November 19, 2004


Apparently a little boy in Iran was killed for breaking his Ramadan fast. When Ramadan started in Iraq, US soldiers were given strict rules: no eating, drinking, or smoking in front of Iraqis during Ramadan. However, my husband says that none of the Iraqis he works with were observing the fast. The American Arabic translators scolded the Iraqis for chowing down in the middle of the day, but the Iraqis just shrugged their shoulders. Now that there's freedom to choose -- a freedom that doesn't exist in Iran -- the Iraqi people are free to decide if they want to fast. Saddam's not watching any longer.

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November 16, 2004


Dear therapy-seekers in Florida,

I understand that some of you are upset that Kerry lost the election. I would've been pretty upset if President Bush had lost as well. I would've been down in the dumps. I would've been concerned for our nation's future. I would've wanted to gripe about it to my friends. I might've cried for a brief moment. I understand it's a big deal. But now we have a group of you seeking therapy for your depression, which they've given the catchy name of Post Election Selection Trauma.

You want to know what depression is? Spend the weekend mourning your friend's husband. Sit on her sofa trying to chitchat and ignore the lump that's rising in your throat. Watch her child playing with car keys, oblivious to the sorrow in the room. Take time off of work to go to a memorial service for four brave men who were killed over the weekend. And then come talk to me about depression.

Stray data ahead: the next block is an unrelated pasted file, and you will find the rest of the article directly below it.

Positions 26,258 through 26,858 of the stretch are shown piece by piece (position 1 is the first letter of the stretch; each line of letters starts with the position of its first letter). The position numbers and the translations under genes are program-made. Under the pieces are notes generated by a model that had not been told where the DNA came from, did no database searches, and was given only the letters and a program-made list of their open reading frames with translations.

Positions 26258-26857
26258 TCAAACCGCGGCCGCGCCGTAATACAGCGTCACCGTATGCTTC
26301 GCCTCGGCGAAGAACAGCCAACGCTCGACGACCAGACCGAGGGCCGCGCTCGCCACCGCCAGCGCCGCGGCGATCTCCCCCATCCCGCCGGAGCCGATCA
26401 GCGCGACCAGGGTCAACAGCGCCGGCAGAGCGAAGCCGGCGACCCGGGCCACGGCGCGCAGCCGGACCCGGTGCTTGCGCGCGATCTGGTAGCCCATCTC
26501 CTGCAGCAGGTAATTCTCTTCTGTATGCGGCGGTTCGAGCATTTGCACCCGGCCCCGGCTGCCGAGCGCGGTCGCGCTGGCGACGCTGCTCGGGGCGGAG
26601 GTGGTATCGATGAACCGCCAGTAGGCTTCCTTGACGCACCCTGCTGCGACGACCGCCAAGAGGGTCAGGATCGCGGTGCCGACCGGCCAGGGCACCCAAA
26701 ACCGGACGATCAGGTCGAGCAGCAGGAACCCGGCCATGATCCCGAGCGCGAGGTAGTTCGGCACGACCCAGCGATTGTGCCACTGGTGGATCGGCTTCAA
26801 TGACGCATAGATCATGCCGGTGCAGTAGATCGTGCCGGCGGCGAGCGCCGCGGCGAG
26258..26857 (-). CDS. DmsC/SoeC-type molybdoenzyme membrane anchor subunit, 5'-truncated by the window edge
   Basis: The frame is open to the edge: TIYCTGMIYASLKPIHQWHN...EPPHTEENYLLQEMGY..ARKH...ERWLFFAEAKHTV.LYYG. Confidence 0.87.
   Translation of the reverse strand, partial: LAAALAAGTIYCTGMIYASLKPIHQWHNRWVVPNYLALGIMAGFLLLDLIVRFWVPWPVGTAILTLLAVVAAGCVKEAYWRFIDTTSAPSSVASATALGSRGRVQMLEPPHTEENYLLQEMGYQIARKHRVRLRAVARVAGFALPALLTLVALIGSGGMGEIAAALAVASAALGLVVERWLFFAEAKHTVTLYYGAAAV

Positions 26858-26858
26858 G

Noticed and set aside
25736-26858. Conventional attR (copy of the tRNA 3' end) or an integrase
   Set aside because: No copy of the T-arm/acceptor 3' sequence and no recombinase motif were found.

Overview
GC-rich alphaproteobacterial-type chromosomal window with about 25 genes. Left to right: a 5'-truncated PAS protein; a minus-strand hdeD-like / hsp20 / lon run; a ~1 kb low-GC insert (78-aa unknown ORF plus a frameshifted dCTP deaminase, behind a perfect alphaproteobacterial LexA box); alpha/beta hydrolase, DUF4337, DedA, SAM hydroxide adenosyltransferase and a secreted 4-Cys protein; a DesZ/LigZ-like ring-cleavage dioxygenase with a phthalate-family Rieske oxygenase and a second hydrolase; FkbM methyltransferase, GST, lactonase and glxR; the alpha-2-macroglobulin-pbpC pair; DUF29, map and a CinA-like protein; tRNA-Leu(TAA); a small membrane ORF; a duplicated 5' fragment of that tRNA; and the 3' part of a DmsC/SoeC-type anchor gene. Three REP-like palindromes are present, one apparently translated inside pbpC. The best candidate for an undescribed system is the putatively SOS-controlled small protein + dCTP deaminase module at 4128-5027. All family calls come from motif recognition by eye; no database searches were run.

One of my students wrote something this week about America being the "land of the too-free", that people in the US have it so good that they don't even know what real problems and suffering look like. He's dead on. I'd like some of you Post Election Selection Trauma patients to spend a day in Mrs. Sims' shoes and then tell me what real depression feels like.

Grow up, people.

P.S. And while we're on the topic of "things that burn me up", I hope I never meet the disrespectful and disgusting SSG Fitts. CPT Sims' wife read that article, you bastard.

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November 14, 2004


I mentioned I'd like to write something about Arafat, and the wife has been bugging me to keep my word. I don't think I could add very much new information on how vile the man is, but I thought I would offer a few observations. I'm only 24 years old. I paid pretty close attention to the news growing up. We weren't an overly political household but we stayed well informed. My only memories of Arafat and the PLO are the historic and now failed peace agreements done during the Clinton Administration. People my age have no political memory of Yasser Arafat or the PLO pre 1993. For me and all the other twenty-somethings who wave Palestinian flags and rant about the Likudniks who are responsible for the squalor the Palestinians live in, Yasser Arafat has only been a political leader. Sure, since 2000, he might be complicit in terror attacks. He could have done more to stop the EU aid-receiving Hizbollah jihadists, but with Bush and his proxy Sharon tearing everything up, can you blame those poor Palestinians? After all he is an elected leader. More elected than Bushitler no doubt, we 1980s born know-it-alls quip.

What most young people don't remember is that before 1993, Arafat was synonymous with terrorism. The PLO was a guerilla organization very much like Al Qaeda. Here are just a few highlights of President and Nobel Laureate Arafat and his PLO merry pranksters in the '70s and '80s.